• Soil remediation 'did not expose residents to toxins'
    New research suggests that no toxins were released during soil remediation

Soil Remediation

Soil remediation 'did not expose residents to toxins'

Nov 11 2013

Soil remediation work that occurred at a previously contaminated site in Mapua, New Zealand has not caused residents to be subjected to toxins, a new study has found. The University of Otago looked at the effects of the former Fruitgrowers Chemical Company site to ascertain whether the remediation works subjected nearby residents to toxins that could pose health risks.

It was previously thought that the soil remediation works on the site may have led to the exposure of dioxins and other toxic compounds, which would have posed a health risk for residents. However, after testing of the site, the university has announced that there was no evidence of this exposure.

Remediation works started at 2004 on the site and were completed in 2008. The site has been classed as New Zealand's "most contaminated" and previous testing suggested the release of harmful toxins and dioxins occurred during the four-year remediation process. 

According to the recent study, residents of Mapua have not experienced elevated levels of exposure to toxins, nor has there been an increase in ill-health, which would likely have been the case if toxins were indeed released during the soil remediation works. Researchers analysed blood samples from Mapua residents and compared them to those from people living in a similar area.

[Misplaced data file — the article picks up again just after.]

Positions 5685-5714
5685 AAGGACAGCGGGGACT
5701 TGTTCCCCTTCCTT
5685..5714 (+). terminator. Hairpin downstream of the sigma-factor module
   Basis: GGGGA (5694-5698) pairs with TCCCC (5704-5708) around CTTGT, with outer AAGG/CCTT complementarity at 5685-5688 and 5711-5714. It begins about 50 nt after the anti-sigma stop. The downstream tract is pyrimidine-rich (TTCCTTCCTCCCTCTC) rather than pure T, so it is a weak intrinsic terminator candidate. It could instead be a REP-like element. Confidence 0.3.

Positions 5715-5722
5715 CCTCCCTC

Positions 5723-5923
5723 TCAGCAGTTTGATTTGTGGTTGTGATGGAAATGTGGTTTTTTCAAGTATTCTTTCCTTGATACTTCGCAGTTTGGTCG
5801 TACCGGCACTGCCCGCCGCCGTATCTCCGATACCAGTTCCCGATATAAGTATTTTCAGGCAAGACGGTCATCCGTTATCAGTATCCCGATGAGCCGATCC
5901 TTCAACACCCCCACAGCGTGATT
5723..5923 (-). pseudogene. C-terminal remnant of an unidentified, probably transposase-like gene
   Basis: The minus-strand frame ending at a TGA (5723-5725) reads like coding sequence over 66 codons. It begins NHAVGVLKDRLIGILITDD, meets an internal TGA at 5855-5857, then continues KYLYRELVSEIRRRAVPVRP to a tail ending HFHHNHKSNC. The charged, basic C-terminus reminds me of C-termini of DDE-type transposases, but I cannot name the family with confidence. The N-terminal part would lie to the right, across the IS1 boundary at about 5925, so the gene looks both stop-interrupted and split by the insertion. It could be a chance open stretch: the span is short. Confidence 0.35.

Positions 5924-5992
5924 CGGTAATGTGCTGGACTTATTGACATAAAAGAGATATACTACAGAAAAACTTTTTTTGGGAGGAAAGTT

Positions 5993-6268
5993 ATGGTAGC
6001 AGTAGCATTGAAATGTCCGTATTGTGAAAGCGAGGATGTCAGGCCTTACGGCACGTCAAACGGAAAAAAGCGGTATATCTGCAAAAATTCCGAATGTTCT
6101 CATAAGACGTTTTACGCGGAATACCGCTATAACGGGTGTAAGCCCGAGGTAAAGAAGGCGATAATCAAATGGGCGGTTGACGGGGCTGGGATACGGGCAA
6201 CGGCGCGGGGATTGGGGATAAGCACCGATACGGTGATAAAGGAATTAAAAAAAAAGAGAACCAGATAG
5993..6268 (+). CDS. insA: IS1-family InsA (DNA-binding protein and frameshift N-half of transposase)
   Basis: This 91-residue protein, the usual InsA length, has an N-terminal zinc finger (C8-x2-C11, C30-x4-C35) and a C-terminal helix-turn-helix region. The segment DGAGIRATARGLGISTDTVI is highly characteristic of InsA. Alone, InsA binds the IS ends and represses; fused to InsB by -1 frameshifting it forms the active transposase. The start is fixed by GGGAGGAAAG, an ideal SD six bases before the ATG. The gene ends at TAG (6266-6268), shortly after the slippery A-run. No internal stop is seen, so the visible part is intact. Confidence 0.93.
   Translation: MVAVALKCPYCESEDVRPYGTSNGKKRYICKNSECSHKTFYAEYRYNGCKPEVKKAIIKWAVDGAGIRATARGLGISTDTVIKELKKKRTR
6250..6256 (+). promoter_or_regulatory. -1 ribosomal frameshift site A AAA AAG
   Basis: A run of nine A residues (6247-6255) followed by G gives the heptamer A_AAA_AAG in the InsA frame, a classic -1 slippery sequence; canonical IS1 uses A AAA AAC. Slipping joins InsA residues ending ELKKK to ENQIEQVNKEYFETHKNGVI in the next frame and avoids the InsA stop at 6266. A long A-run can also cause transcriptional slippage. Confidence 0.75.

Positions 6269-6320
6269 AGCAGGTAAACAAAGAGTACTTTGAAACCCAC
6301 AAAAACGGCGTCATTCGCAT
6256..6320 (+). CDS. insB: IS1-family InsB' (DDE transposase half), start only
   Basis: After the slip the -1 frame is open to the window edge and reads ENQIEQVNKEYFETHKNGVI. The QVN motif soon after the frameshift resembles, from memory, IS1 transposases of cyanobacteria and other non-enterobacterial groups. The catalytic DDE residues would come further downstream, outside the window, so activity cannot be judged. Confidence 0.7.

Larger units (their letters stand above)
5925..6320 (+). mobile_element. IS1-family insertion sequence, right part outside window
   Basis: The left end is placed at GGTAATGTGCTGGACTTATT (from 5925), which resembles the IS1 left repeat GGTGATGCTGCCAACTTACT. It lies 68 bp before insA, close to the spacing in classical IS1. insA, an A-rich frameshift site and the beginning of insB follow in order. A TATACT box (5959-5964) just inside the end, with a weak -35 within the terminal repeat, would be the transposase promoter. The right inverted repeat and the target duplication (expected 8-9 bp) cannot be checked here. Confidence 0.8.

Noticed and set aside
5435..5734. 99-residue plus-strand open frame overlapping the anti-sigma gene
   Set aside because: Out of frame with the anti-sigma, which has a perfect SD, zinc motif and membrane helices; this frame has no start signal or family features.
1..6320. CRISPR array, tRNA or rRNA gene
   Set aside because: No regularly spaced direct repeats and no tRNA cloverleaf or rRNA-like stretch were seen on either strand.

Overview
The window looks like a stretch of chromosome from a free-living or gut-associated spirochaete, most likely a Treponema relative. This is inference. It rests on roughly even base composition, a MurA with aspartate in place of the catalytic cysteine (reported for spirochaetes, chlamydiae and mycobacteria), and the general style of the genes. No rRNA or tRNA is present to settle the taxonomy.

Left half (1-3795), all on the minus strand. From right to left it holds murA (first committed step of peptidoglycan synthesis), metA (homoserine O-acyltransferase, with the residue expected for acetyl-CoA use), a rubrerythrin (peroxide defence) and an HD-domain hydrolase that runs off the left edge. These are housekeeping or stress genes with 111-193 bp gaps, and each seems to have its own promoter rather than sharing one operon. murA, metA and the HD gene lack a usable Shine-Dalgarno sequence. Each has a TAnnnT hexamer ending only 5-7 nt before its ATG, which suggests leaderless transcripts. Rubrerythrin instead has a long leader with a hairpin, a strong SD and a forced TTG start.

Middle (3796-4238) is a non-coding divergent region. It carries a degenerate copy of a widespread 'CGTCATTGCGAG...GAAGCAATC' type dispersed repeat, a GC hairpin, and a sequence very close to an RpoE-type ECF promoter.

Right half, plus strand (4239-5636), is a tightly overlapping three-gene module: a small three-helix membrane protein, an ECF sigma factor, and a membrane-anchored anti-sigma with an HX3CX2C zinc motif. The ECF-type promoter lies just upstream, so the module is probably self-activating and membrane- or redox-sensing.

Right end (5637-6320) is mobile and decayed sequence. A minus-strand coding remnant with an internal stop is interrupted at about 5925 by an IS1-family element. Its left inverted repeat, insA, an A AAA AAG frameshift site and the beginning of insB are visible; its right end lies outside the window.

No evidence was found that residents had been exposed to dioxins or chemical toxins from the site clean-up efforts. However, associate professor David McBride, principal investigator on the study, said the perceived exposure had had a damaging effect on social elements for those that worked or lived close to the site. Mr McBride said the perception of chemical exposure, even if no exposure was evident, had a negative and multidimensional effect upon psycho-social health and wellbeing.

The study also highlighted the need for community involvement in such projects as it was revealed that residents were not consulted about the soil remediation works at the site. 

"One of our key findings was that toxic site remediation can be a contentious process, and community involvement should be subject to detailed planning, and consultation should be robust and continuous," said Mr McBride. 



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